(A and B) Nevus lesions surrounded by depigmentation (halo nevi). (C-F) Brain MRI: right temporomesial and left frontal hyperintense lesions on T1-weighted sequences (red arrows) (C and D), with diffuse subarachnoid hyperintensity on FLAIR sequences (E) and leptomeningeal enhancement with gadolinium (F). (G) CSF cytology study: HMB-45-positive melanin-containing cells. (H) Open meningeal biopsy: dark leptomeninges adhered to the brain parenchyma; minimal touch caused bleeding. (I-L) Anatomical pathology study: atypical melanin-containing cells stained with haematoxylin–eosin (I-J) and HMB-45-positive melanin-containing cells (K and L).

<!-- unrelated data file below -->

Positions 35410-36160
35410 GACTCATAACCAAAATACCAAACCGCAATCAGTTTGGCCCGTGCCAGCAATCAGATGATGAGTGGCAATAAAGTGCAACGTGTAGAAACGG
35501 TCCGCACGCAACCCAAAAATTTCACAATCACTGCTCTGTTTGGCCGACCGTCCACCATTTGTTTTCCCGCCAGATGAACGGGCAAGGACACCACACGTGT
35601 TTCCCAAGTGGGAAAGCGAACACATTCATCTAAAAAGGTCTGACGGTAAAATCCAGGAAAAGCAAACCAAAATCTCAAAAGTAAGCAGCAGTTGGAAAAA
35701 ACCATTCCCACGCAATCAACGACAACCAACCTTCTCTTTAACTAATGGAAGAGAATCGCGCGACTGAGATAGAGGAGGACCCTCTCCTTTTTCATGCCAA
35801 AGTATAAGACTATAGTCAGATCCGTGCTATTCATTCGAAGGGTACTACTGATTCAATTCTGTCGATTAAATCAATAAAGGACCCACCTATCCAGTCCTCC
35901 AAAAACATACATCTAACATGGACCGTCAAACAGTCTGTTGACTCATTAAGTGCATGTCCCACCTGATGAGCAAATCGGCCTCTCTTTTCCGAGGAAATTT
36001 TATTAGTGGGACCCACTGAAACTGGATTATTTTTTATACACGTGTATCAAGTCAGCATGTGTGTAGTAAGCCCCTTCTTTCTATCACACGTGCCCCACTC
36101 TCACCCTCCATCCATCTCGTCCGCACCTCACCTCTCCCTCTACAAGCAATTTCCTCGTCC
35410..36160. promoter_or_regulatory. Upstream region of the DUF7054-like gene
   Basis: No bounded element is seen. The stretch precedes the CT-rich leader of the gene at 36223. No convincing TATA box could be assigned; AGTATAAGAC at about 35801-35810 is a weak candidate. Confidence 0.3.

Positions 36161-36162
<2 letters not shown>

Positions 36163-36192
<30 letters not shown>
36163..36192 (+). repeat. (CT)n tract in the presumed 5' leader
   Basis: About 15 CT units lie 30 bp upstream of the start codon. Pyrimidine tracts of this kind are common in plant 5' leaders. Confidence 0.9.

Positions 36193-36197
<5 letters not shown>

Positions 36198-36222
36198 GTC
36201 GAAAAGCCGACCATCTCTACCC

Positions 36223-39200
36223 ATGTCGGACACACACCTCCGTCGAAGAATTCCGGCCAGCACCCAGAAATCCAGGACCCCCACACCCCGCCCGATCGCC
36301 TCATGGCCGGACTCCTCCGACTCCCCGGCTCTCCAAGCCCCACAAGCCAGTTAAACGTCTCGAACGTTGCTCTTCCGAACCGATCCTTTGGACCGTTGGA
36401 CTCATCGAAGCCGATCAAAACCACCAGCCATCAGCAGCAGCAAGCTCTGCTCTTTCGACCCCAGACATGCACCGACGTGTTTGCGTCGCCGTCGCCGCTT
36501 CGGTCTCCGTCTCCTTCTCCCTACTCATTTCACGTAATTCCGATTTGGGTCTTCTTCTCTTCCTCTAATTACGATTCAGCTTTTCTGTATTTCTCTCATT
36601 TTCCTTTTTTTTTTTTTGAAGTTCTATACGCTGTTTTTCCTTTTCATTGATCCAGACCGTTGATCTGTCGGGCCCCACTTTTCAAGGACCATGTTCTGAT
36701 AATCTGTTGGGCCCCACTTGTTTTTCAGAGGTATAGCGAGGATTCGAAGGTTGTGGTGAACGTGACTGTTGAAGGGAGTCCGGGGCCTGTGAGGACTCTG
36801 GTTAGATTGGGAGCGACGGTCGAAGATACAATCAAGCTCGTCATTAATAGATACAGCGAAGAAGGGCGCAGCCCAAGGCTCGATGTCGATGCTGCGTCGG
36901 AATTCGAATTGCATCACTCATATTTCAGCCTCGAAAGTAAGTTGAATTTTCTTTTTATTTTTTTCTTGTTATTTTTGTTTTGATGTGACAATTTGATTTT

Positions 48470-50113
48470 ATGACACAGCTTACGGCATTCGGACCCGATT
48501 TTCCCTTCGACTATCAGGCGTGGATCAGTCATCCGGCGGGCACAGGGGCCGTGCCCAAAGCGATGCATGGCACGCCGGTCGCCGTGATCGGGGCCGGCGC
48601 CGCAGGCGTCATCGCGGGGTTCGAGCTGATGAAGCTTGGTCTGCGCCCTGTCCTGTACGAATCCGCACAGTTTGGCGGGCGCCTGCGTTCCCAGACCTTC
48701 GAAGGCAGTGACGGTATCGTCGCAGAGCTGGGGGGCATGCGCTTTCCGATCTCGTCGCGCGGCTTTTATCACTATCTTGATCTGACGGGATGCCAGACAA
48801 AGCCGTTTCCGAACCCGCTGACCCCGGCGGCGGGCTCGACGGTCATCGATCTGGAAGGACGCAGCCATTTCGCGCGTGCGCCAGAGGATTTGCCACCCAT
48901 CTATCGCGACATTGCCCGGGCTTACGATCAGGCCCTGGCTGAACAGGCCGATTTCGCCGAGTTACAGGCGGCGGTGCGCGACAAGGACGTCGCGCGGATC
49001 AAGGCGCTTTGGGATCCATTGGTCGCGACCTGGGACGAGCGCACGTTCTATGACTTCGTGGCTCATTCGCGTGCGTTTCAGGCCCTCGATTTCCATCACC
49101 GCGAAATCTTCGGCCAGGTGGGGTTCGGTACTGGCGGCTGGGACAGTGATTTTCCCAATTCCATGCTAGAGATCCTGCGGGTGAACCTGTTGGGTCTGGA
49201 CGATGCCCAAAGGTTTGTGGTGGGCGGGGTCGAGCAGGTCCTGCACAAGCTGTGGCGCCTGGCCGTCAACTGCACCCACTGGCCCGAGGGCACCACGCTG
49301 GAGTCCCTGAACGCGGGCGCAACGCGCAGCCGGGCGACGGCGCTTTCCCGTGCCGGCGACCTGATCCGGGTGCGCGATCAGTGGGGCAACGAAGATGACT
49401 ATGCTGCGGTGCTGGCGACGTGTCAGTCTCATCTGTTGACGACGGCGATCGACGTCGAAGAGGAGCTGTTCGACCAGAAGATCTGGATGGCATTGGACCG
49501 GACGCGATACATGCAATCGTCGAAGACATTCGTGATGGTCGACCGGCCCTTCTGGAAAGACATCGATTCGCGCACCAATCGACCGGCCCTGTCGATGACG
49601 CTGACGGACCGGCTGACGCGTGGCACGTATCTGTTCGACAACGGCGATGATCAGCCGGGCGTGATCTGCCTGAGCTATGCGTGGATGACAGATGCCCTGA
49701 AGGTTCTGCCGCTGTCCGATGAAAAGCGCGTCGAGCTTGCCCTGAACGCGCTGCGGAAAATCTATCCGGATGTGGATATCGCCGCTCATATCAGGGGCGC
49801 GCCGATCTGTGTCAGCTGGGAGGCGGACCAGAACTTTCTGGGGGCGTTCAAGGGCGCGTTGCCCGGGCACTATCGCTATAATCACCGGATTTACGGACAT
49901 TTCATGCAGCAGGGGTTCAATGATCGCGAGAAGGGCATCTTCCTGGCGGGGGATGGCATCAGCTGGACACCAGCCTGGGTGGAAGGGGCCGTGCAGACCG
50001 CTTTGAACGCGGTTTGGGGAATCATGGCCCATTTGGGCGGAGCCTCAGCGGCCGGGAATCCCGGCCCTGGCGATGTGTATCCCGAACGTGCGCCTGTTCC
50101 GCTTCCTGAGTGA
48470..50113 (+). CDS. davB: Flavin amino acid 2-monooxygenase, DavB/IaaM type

(0.28MB).